Anna Thomson, who is best known for smaller roles in such films as The Crow and Unforgiven, takes the lead here and is almost unrecognizable as Bella, the sort of wild child who is prone to getting spontaneously naked or lying down in the middle of a busy New York street. Like Andy Kaufman, she waits tables, even though she doesn't need to; we find out that she made good money briefly as a stockbroker, before quitting to go lowbrow and be among "real" people at a diner.
Eventually, one of the "real people," Paul (Robert Modica), decides to scour the personals and encounters a seemingly perfect match in widow Emily (Louise Lasser). Their burgeoning romance is one of the film's two major storylines, which occasionally cross over in unusual fashion.
The other follows Bella and her courtship dance with a guy she's been set up with by her overpowering mother. It's a situation neither party is comfortable with; the man is a womanizing British cab driver named Bruno (Jamie Harris), who has recently had two young children dumped on his doorstep. Bella takes the advice of a friend who tells her that, since the world is so fast-moving, she should sleep with Bruno on the first date. But not before a goofy misunderstanding occurs: Not knowing Bruno has kids, Bella opines that she hates children, thinking that to do otherwise will scare any man away. Being male, he is naturally not scared away from the sex, but forever afterward he can never invite Bella home, lest she catch a glimpse of the young 'uns.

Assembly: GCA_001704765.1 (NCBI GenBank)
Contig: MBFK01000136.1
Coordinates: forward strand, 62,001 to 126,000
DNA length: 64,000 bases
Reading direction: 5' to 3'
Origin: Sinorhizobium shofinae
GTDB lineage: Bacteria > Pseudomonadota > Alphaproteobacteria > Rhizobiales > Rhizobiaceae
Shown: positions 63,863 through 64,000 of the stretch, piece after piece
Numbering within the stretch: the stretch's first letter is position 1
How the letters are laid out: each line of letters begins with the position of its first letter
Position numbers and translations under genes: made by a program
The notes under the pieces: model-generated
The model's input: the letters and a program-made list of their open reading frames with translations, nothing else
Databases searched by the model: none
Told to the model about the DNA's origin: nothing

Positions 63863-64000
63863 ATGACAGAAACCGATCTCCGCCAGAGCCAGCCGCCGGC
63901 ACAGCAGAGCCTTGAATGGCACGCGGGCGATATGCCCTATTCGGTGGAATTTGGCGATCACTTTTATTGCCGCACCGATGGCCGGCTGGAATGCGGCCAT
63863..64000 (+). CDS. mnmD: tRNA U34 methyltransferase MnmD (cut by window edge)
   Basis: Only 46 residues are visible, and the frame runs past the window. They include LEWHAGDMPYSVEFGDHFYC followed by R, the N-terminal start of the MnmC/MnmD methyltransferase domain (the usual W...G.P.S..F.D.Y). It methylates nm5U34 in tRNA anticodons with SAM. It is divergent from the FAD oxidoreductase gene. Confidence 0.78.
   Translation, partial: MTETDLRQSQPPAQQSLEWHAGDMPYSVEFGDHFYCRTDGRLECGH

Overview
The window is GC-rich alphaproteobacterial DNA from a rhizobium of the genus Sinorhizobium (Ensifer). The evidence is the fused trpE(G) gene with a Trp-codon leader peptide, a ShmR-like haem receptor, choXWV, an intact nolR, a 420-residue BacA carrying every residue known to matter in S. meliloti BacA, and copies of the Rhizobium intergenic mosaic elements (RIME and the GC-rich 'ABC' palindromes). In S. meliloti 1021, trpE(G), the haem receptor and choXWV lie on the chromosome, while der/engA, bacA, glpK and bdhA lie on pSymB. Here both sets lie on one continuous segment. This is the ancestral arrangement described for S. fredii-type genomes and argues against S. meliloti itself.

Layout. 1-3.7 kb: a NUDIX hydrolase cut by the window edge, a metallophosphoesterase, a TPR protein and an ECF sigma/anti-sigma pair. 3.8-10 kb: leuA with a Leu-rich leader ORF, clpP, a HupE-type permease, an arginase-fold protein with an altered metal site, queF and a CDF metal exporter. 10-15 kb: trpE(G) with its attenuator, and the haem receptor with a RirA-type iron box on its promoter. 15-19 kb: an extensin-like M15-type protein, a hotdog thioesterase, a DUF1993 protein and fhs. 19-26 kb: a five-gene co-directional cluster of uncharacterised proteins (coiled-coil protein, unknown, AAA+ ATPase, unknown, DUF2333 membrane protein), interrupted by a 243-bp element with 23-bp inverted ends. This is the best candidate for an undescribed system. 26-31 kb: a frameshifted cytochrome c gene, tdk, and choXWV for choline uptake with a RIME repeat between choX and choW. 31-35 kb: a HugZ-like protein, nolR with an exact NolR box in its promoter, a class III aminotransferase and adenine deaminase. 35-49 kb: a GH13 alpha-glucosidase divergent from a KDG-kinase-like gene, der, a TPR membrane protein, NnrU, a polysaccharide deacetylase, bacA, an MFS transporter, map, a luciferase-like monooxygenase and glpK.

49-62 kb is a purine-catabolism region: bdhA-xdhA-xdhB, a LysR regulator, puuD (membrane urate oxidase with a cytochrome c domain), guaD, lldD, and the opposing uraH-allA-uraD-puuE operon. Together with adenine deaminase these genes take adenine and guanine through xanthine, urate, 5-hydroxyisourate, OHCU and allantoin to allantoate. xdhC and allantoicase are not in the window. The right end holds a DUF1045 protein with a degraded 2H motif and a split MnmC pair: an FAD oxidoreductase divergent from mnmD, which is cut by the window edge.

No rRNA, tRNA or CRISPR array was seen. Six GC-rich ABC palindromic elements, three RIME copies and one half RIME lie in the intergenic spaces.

Fast Food, Fast Women is one of those genially paced, character-driven indies, and it succeeds as such very well. However, the title could be considered deceptive. Bella may be what one might consider a "fast" woman, but none of the other females are. There aren't any hamburgers or fries in sight either.
The film's greatest strength is that it doesn't quite hew to the romantic notion that two people will come together and completely subsume one another's identities. The dating-and-mating process is depicted as notoriously difficult, and both men and women are capable of playing the field, even while pursuing a particular individual. Not that that's necessarily good, but it is real, and writer-director Amos Kollek (Sue) doesn't judge them for it.